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Major Studies of Drugs and Drug Policy
Twentieth Annual Report of the Research Advisory Panel - State of California



The Panel believes that a rational approach to change should be based on three concepts that neither the public nor many legislators appear to be aware of or appreciate, however clear the distinctions are to researchers and practitioners in the area of drug abuse:

1) Differentiate different drugs and different routes of administration. There is no basis for progress in talking about the drug problem and looking for a magic solution to the massive problem as it is perceived by the public. The approach must be based upon a separate consideration of each of the several drugs involved. The various drugs involve different toxicities and different individual and social problems. The terrible lethal effects of cigarette smoking, that is, of inhaling tobacco smoke, are familiar. Some drugs, notably alcohol, cause, as a direct pharmacological effect, criminal or anti-social activity. Other drugs, notably heroin, are much less inherently dangerous either to the individual or to society, in spite of their high addiction liability, but they generate massive problems for the criminal justice system. The statement about heroin is not controversial or arguable. The California and Federal Legislatures have acknowledged that narcotics are not inherently prohibitively dangerous and have authorized programs to provide huge doses of methadone, a strong narcotic, to heroin users in lieu of their street drug.

We must then, not be naively permissive in our attitude toward alcohol and other depressants that disinhibit and cause inappropriate reactions. And we should not react emotionally against less harmful drugs in such a way that their regulation generates more problems than would their ungoverned use.

Eventually, although certainly not at this time, regulations, that is, societal reaction, will have to take into account different routes of administration as well as different drugs and recognize, for example, that cocaine in one form may be a minor hazard, whereas smoked cocaine may be highly addictive and require a more restrictive approach.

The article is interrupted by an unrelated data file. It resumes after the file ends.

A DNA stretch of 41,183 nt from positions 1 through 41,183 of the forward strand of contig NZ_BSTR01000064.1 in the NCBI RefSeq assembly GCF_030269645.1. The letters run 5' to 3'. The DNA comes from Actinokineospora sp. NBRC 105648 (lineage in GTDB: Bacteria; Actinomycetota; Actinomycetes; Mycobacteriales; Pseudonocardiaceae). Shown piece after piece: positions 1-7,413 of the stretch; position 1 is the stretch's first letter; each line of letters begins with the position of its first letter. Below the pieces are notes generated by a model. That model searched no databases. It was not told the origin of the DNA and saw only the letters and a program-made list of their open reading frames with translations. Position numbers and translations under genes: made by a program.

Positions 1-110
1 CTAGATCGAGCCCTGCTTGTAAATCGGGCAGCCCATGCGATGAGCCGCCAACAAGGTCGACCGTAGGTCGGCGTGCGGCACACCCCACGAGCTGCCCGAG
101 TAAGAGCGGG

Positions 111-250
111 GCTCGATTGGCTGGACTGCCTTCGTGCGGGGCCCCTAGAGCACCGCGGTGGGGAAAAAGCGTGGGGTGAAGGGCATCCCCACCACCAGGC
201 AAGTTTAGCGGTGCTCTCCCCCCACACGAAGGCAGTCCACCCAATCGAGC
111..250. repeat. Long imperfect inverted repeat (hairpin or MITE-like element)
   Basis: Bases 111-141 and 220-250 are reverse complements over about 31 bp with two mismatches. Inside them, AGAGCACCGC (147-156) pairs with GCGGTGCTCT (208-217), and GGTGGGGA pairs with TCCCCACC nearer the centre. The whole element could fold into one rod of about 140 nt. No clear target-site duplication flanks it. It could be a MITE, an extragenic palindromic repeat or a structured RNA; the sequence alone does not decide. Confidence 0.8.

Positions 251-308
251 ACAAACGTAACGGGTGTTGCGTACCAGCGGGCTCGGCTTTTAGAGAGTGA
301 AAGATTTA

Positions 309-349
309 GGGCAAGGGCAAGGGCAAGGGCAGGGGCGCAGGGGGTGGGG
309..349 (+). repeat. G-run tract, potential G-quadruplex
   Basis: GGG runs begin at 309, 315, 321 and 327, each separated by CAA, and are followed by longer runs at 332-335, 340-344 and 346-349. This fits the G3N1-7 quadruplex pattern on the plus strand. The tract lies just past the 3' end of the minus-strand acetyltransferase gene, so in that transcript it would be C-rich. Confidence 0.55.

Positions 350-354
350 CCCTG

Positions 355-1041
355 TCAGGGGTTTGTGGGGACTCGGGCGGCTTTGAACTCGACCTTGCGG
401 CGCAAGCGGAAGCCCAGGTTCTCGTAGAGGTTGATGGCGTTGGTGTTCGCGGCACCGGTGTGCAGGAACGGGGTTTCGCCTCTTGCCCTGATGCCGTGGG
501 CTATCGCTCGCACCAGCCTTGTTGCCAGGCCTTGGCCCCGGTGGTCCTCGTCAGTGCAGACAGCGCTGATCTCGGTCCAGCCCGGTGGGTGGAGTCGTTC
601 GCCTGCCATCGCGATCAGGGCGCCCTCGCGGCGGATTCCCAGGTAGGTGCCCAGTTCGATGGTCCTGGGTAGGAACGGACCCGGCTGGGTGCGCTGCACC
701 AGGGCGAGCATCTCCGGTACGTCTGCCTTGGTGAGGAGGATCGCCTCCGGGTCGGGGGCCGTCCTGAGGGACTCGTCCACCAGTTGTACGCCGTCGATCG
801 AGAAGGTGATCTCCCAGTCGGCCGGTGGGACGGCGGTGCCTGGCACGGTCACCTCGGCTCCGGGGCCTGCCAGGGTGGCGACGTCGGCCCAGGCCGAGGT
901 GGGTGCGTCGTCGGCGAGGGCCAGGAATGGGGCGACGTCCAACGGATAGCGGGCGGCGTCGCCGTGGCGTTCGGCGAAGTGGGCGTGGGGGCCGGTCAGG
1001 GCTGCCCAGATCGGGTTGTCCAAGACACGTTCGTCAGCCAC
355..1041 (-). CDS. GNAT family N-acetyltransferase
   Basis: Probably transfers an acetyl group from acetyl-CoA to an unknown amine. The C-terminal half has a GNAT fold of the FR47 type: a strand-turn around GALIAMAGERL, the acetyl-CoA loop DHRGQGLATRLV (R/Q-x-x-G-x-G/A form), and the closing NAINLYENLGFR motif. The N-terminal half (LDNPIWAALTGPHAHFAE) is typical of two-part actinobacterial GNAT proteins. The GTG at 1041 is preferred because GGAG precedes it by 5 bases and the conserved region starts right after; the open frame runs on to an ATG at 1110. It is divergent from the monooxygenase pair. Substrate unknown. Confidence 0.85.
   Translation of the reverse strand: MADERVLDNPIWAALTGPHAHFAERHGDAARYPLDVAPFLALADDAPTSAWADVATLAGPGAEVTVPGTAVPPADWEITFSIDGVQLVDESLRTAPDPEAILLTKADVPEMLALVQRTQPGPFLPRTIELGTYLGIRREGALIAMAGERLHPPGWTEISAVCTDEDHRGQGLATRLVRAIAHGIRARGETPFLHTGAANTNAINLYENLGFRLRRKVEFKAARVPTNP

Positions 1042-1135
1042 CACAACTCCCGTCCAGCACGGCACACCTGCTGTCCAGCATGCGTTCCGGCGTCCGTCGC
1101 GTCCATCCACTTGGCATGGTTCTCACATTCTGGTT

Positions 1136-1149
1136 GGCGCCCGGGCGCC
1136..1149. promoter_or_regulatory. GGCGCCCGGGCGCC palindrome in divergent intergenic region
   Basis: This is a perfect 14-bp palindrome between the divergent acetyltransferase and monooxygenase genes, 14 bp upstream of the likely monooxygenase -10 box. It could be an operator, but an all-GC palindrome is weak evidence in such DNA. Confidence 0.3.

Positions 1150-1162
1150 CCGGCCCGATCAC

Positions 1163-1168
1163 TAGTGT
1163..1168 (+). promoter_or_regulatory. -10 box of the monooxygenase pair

In our judgment, a first step in rationalizing our approach would be to further isolate marijuana from the other illegal drugs. This drug is widely used as a social drug, comparable to alcohol. More than half of the population has or will have had experience with this drug. Marijuana presents the same problems of responsible and irresponsible use as alcohol. However, no change in regulation would be acceptable if it leads to another industry comparable to the alcohol and tobacco industry.

2) Separate drug effects from associated criminal activity. Legislators and other Political leaders-must look objectively at the hazards claimed to result from drug abuse and differentiate damage caused by direct drug effects from damage engendered by societal reaction. For example, the population is not actually threatened by the behavior of the heroin user under the influence of this drug. The heroin user who is "coasting" after an injection is not given to violent activity. Yet those same heroin users, driven by their compulsion, will, in their efforts to maintain a supply of this drug, resort to income generating criminal activities. These may be as minor as panhandling, may lead only to property and drug trafficking crime or, the personality of the user permitting, result in violent crime. Above the individual user is a stratum of heroin purveyors who operate as organized criminal activity and who will, the need in their opinion requiring, resort to the most violent acts. Obviously, to burden the individual user with the onus of organized criminal activity carried out by people who are rarely users themselves can lead to control of the problem only if the consumers are totally removed from the streets. This has not been accomplished even in the face of horrendous penalties, including briefly, in New York State under the so-called Rockefeller plan, the death penalty.

With a drug like marijuana, which enjoys popular approval in the face of legal prohibition, the associated criminal activity is regarded as nominal. And in the face of a refusal by a significant fraction of the population to support the laws against marijuana, it will be impossible to control the market in marijuana. Indeed, although the huge illegal market for imported marijuana may add significantly to our negative balance of payments, that market is not associated with drive-by killings or other devastating criminal activity.

3) Awareness of Risk/Benefit Ratio of any Change.

Suggestions for changes in the regulation of abused drugs should realistically take into consideration the possibility that any relaxation of regulation could lead to increased use. Any change effected should be evaluated over time to ensure that it does nothing, or the minimum, to encourage drug use. The term "legalization," should never be used in describing the approach we are advocating since we are not proposing to add an unregulated drug to the market or to permit the development of an industry which proselytizes for drug use. "Decriminalization" would be a legitimate description, but there is no intent to minimize the dangers or encourage the use of any drugs, always including those already in wide and damaging use, such as alcohol and tobacco.

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